Review: “Campo Maldito” by Bennett Fisher at Exit Theater

Review: “Campo Maldito” by Bennett Fisher at Exit Theater

Waiting for Gentrification in the Tenderloin

by Barry David Horwitz

Plays about housing, gentrification, and exploitation of poor people are beginning to populate local stages. The Bernie Revolution is coming home and the arts are reflecting our discontent with “business as usual.” At the Exit Theater, the exhilarating “Campo Maldito” is set in the gritty Tenderloin, both on and off stage. Acclaimed at the New York and San Francisco Fringe Festivals, this production by People of Interest makes its mark in the very neighborhood facing techie takeover and revamping. The play asks, “What will happen to the people who live here, on the edge?”

Walker Hare plays Ken Ingersoll.

“Campo Maldito” (Cursed Field) by Bennett Fisher, tightly directed by Jesca Prudencio, depicts a struggle between two men, who stand for forces beyond themselves. One, a muscular, depressed geeky white guy, Ken Ingersoll (the multi-faceted, explosive Walker Hare);  and second, the tightly coiled, self-assured Hieronymo Acosta (the volatile and hypnotic Luis Vega). The big white geek is failing at his start-up that he claims will help displaced tenants in the gentrifying Tenderloin, as comes to take over downtown San Francisco.  Ingersoll is falling apart, haunted by computer crashes in his decaying Tenderloin office. He hasn’t slept for days and he is driven to admit that the damned residence hotel is haunted by ghosts.

Luis Vega plays Hieronymo Acosta.

Ingersoll is passed out over a bean bag chair in his tenement office, much the worse for wear and booze, as the play opens. He cannot get his programs to run, and the hotel is a war-zone of dirt and depression. He claims he wants to help the displaced tenants—and oh, by the way, make money off his program; but things are sliding downhill fast—and yes, he’s a mess. So, of course, he hires a Santeria priest to Ghostbust the place—a desperate boozed-up last resort. Ingersoll hires Acosta, a local Santeria mystic for a hefty fee, even though he doesn’t believe in spirits. Here we have an unlikely pair of partners in the Tenderloin.

Hieronymo Acosta appears at 5 AM on a Sunday in the office, a tough, street-wise recovering alcoholic, who will use his magical powers to cleanse the building of its malevolent spirits.  is the opposite of the educated frazzled white dude: He is calm, stoic, and and self-aware. He takes charge and forces the big guy to kowtow to the spirits he doesn’t believe in. These two guys hate each other from the outset, but Hieronymo, a macho dude in his red 49ers jersey, knows all the in’s and out’s of practicing jiu-jitsu on a bigger, stronger rep of the ruling classes.

Ingersoll (Walter Hare) and Acosta (Luis Vega)

The arc of their conflict bends in the direction of the dominating Acosta, but then some strange possession of spirits takes place, which you have to be there to see. The white guy who is sinking into himself is no match for Acosta. They engage in a titanic physical and mental struggle between class, race, and outlook—the future is at stake.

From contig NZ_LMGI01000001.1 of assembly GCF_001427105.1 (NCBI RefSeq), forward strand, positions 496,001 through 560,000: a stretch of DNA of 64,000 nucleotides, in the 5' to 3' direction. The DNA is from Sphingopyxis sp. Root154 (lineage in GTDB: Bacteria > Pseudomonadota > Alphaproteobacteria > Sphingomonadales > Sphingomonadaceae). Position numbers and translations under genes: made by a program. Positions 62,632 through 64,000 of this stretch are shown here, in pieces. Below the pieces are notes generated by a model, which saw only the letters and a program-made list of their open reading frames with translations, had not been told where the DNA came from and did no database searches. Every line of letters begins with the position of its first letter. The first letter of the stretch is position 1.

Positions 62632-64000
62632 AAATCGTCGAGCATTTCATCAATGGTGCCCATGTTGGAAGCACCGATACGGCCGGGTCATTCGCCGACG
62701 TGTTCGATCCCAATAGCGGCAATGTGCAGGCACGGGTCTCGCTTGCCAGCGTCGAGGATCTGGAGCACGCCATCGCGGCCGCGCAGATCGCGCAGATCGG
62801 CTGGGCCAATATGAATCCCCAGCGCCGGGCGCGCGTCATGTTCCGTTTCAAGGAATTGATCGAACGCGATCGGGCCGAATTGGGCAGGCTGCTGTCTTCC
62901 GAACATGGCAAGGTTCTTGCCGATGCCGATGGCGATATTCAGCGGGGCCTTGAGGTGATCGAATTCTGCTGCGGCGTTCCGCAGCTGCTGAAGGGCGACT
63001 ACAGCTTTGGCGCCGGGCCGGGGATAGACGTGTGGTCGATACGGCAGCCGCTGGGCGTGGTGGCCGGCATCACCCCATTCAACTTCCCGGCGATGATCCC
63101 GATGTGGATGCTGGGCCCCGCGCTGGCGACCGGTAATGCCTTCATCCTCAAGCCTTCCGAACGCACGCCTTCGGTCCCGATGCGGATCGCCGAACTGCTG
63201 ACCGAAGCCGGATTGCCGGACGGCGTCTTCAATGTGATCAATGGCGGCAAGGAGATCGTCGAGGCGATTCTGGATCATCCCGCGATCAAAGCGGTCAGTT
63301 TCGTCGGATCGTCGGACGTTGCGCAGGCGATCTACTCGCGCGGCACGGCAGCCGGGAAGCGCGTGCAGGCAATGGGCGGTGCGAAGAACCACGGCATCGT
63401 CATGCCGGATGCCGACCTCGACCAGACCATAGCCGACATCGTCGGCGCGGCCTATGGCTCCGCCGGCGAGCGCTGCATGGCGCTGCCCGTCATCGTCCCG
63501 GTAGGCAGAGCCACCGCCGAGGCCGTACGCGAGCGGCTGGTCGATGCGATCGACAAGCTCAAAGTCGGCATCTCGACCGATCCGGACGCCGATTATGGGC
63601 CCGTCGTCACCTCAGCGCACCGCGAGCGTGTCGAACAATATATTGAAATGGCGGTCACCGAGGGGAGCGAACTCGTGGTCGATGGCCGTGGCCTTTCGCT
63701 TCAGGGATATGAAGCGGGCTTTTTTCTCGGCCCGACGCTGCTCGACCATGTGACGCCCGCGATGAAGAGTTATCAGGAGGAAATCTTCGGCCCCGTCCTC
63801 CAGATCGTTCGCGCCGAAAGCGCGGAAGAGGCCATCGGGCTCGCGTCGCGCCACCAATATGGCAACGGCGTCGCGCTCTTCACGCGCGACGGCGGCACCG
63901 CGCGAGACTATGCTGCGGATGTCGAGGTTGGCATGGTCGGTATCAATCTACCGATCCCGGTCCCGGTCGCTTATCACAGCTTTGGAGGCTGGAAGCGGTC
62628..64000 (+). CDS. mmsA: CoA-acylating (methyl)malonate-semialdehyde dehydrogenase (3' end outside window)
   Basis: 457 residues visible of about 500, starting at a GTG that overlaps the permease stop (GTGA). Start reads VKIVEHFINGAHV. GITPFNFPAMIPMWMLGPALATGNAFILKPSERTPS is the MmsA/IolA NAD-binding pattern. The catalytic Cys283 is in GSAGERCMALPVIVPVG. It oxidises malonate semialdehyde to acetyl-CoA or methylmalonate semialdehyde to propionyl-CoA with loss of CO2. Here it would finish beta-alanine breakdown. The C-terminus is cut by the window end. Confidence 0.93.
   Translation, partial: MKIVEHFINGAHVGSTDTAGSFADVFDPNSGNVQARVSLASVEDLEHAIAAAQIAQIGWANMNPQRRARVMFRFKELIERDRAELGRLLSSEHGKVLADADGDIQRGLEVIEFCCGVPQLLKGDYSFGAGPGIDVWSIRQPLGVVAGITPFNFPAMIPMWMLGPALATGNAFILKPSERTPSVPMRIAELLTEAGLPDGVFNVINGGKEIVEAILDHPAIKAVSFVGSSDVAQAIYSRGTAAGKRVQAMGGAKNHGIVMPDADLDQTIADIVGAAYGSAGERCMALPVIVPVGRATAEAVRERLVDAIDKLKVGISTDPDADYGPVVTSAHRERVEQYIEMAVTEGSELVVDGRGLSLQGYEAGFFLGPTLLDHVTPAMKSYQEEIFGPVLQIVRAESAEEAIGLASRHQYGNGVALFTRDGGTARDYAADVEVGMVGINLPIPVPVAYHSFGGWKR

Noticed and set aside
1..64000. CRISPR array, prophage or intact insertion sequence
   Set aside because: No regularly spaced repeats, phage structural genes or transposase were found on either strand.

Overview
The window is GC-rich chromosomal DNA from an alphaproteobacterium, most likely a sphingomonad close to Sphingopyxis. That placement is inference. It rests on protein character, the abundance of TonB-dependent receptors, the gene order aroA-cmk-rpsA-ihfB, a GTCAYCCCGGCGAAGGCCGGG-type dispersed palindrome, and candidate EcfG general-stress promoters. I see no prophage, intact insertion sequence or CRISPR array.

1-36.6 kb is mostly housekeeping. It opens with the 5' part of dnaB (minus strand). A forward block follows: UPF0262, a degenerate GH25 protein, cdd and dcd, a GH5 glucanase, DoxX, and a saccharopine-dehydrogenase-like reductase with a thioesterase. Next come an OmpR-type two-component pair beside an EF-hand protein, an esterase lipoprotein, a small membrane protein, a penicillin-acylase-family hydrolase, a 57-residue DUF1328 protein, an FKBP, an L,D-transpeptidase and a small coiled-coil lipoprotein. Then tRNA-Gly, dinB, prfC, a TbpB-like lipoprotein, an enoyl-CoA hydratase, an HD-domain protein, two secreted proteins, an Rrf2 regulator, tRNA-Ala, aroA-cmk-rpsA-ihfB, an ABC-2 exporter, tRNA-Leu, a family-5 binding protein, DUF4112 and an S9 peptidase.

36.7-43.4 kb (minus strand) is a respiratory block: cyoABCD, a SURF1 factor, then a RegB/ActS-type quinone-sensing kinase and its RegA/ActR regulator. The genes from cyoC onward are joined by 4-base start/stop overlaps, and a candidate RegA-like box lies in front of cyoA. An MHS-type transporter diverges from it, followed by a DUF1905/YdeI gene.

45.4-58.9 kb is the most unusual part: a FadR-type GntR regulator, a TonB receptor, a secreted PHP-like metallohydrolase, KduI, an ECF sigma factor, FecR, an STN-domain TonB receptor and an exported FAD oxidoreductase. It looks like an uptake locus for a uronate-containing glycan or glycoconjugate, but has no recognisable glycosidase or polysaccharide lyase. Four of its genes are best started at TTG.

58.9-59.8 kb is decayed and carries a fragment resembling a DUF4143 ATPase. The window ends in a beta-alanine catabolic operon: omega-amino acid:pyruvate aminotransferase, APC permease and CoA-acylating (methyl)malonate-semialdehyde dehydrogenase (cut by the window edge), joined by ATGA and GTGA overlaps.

Their acting skills are ultra-terrestrial, as they argue, debate, fight, and out-talk each other. Vega’s Hieronymo is proud, powerful, and pliant—agreeing to help, but on his own terms. Proud and compact, he turns the tables on the declining giant, who has the money and the build to crush him, but is powerless in spirit.

The god-damned Tenderloin is Occupied Territory. It takes on symbolic value in the age of corporate dominance. This Cursed Ground becomes a holy battlefield of comedy and tragedy.

Hare and Vega turn the tables.

They keep us on the edge of our chairs, as Hare subtly embodies the spirit which is haunting his body and soul. Everyone’s secrets are slowly exposed, even the nexus of philanthropy versus profit. No spoilers here—you have to see and feel it for yourself, in the Tenderloin—brave the streets, mingle with the people, smell the scent. And find out who is occupying Ingersoll!

The forces of clever computer-age manipulation and sinister Santeria meld and reform with intense battle, boozy rages, and blinding black-outs.

We could use even more of this too brief existential struggle over ownership, property, and magical realism. We could ask for a second act: We want more of this theatrical and political brilliance from Bennett and Prudencio. Give us more script fireworks, more sweet direction, and more of Vega’s and Hare’s stellar performances.

No wonder the Fringes trembled in NYC and SF when “Campo Maldito” came to town.  Let’s Occupy Exit and demand more from People of Interest, the freshest force in town.

Let’s see more of this top flight theater magic from People of Interest. Soon. Bravo.

“Campo Maldito” by Bennett Fisher, by People of Interest at Exit Theater, 156 Eddy St., San Francisco, through August 13, 2016. For info:

Directed by Jesca Prudencio. Stage Manager: Kasson Marroquin. Scenic Designer: Lily Bartenstein. Lighting Designer: Sarah Winter. Sound Designer: Chad Goss. Costume Designer: Janet O’Neill.

Cast: Hieronymo Acosta: Luis Vega. Ken Ingersoll: Walker Hare.



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